Today we have a question from a Patreon patron about Kickstarter. Specifically, Kickstarter regrets.
Tabletop Bellhop Patron Duran Barnett writes,
Kickstarter regrets? Which Kickstarters do you wish you hadn’t backed? Which Kickstarters do you wish you had backed and why?
I take a look at three projects I regret backing and three projects I regret not backing.
The Short Answer:
The thing with Kickstarter is that no matter what you are taking a chance. No matter how reputable the creator is, no matter how many previous projects they have created, no matter if the game is already finished or just getting started, there’s no guarantee that you are actually going to get what you paid for.
There’s also no guarantee that, if you do get what you paid for, it’s going to be worth what you paid for it. It may be that the game just isn’t as good as you hoped, or the component quality isn’t what you expected, or the game went on sale on Amazon for half the price you paid before your Kickstarter copy even showed up.
The Long Answer
Pretty much all of the things I mentioned in the short answer have happened to me. I’m going to talk about some of the worst below. I’ve got a project that I spent money on and got nothing for. I’ve got a project that while it showed up wasn’t anywhere near what was promised on Kickstarter. I’ve got a project I would have never gotten had I not fought for it. I’m going to talk about each of these projects in more detail below. I’m going to follow that up with some projects I wish I had backed.
A project that never delivered
I obviously would have regrets for any project which I spent money on that never actually showed up. Thankfully I only have one of these. Of all the projects I’ve backed on Kickstarter, only one was a complete wash.
That project was Labyrinths: Customized Modular Dungeon Terrain from Iron Ring Games. This was a project for Dwarven Forge style dungeon terrain. While not cheap it was much more affordable than Dwarven Forge and all of the signs were that this was a solid legit project. Now while I did spend quite a bit of money on this project I didn’t go all in, thankfully.
I was actually in contact with the creators and convinced them to create an add on style pledge as all I wanted was some of the accessories and none of the actual dungeon walls or caverns. After some back and forth we managed to work out a deal where I backed at one level and then did a bunch of add ons. There was no sign this project was going to head south. Even after the project ended there was significant communication and I also had some direct messages back and forth with Iron Ring.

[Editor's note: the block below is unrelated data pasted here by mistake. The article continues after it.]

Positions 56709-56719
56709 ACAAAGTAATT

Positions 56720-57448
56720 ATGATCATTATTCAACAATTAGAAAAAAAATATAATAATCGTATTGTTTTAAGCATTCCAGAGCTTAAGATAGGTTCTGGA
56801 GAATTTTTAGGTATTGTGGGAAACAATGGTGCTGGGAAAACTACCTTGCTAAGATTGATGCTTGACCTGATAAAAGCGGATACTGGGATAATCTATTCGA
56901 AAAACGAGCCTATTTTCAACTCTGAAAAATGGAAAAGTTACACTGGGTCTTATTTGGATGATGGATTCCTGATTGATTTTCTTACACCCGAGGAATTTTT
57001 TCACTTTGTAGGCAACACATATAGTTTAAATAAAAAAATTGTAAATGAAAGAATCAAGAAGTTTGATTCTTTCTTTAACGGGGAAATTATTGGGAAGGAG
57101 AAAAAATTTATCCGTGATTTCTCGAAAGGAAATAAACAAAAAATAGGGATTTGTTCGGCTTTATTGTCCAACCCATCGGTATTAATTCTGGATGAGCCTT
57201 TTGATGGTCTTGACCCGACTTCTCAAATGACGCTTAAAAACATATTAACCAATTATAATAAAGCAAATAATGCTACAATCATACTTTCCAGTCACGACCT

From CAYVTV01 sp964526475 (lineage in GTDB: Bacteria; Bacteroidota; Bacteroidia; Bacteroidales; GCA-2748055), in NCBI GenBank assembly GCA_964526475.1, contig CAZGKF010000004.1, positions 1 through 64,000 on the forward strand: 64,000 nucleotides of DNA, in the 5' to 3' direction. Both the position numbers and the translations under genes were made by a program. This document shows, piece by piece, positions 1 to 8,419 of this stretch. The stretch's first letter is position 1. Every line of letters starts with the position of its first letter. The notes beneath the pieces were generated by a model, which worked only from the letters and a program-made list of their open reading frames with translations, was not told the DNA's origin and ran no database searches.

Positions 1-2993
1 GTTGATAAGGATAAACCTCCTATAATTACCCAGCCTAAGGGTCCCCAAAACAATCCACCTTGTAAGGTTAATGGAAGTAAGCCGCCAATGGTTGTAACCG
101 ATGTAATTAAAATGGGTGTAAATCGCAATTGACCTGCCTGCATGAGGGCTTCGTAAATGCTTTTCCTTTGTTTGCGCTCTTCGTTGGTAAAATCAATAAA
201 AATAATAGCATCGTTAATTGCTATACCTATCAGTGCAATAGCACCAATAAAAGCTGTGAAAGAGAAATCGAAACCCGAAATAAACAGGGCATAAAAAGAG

Then the negative updates started to come. Iron Ring was in over their head. The Kickstarter was too successful. There were too many orders to fulfil. While trying to rush and fulfil them they damaged a mold, a mold that didn’t have a backup, a mold needed for the basic core kit pledge level. Backers were getting upset and things turned nasty in the updates. It wasn’t long after that Iron Ring declared bankruptcy. Very shortly after that, they vanished from the web. No more updates. Their webpage was gone. Emails bounced. They vanished.
I do know some people got their stuff. They were focussed on fulfilling the core sets and not the add ons. The problem was that I only backed for add ons. My order never got touched.
In this case, I somewhat feel bad for Iron Ring. They got in over their heads. Their project was too successful. This happens often. Despite feeling bad I’m still out quite a bit of money due to this and I’m not happy about it.
A project that didn’t live up to expectations
Torn Armor from Alyssa Faden is one of my biggest Kickstarter regrets.
I really believed in this project. So much so that I agreed to work for them. I was paid by Alyssa to help promote this project. I talked about this project everywhere on social media. I shared links. I shared pictures. I rebooted my CMON account just to talk about the game there. I did everything I could to help this project fund. I even backed the project myself because I really thought it was worth it.
Torn Armor was supposed to be a miniature battle game with some of the most fantastic miniatures I’ve ever seen designed. Really unique looking stuff that was a mix of anthropomorphic fantasy and steampunk-style Romans. This project wasn’t about the game itself for many people, including me. It was about the miniatures. While there were gameplay videos and the game looked decent enough, that was secondary. I wanted my $40 Assault Behemoths and my War Golems. I also wanted the 3D terrain, which would be great for a variety of miniature games. It was never about the game.
The problem is that the game is all backers ever got. 561 people backed this project, raising $67,742 and only 128 of them got what they paid for. Those were the people who backed for just the PDF of the rules, or for an art print. No one ever received any miniatures, none were ever produced, well except for prototypes they used to promote the project. The updates are filled with tales of woe about what happened. Issues with sculptures, issues with the Chinese company hired to make the minis. Reaper Miniatures getting involved and trying to help out. There’s lots of speculation out there about what happened and who’s fault it all was.